|MadSci Network: Earth Sciences|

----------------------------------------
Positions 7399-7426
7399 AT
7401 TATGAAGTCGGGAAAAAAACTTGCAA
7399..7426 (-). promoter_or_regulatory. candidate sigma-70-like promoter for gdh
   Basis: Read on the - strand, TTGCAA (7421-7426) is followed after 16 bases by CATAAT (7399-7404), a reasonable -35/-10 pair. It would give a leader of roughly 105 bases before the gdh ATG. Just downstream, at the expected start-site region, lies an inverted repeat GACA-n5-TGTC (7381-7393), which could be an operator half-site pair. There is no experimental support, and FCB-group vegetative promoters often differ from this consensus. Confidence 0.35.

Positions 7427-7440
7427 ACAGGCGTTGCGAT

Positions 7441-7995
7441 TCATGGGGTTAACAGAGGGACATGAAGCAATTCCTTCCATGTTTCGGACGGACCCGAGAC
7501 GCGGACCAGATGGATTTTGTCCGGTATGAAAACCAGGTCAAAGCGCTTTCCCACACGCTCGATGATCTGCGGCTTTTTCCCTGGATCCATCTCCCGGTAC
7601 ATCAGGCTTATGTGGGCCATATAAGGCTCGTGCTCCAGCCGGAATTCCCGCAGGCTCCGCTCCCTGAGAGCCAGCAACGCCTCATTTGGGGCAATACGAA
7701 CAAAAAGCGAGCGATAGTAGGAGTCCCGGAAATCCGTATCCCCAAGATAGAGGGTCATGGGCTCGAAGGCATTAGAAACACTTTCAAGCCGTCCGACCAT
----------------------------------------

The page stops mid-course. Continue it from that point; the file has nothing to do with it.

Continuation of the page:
Tough question that really does not have a simple answer. In real life, experience and training are the best tools for recognizing what kind of rock you have. After working with different kinds of rocks, you just get to "know" what kind they are; after seeing and handling many different kinds of limestone, for example, you get to be able to recognize another piece of limestone when you see it. Some information comes from the provinence of the rock, that is, where did it come from. If a rock came from the side of a volcano, it would probably be igneous, for example. Sometimes, there are internal clues. For example, fossils indicate sedimentary rocks (or sometimes metamorphic rocks that come from sedimentary rocks) because igneous processes are so hot they burn up the material to be fossilized. Usually, rocks with parellel planes of rock are sedimentary. Sometimes microscopic examination of a rock can tell something about its origins, for example, a rock made of fine crystals could be igneous (granite) or metamorphic (gneiss) or sedimentary (conglomerate or sandstone). The crystals in granite would be jagged at the edges, the crystals in gneiss would be squished and deformed by pressure and heat, and the crystals in sandstone would likely be rounded on the edges by erosion before the sand was deposited. Rocks are composed of minerals, of course. Trained rock-hounds (or petrologists) learn to recognized the important minerals that make up rocks. Then, by knowing where and how different minerals are made, they can often tell much about the rock that contains them. There are other, more complicated chemical tests that can be done but they are not usually available when you first look at a rock.
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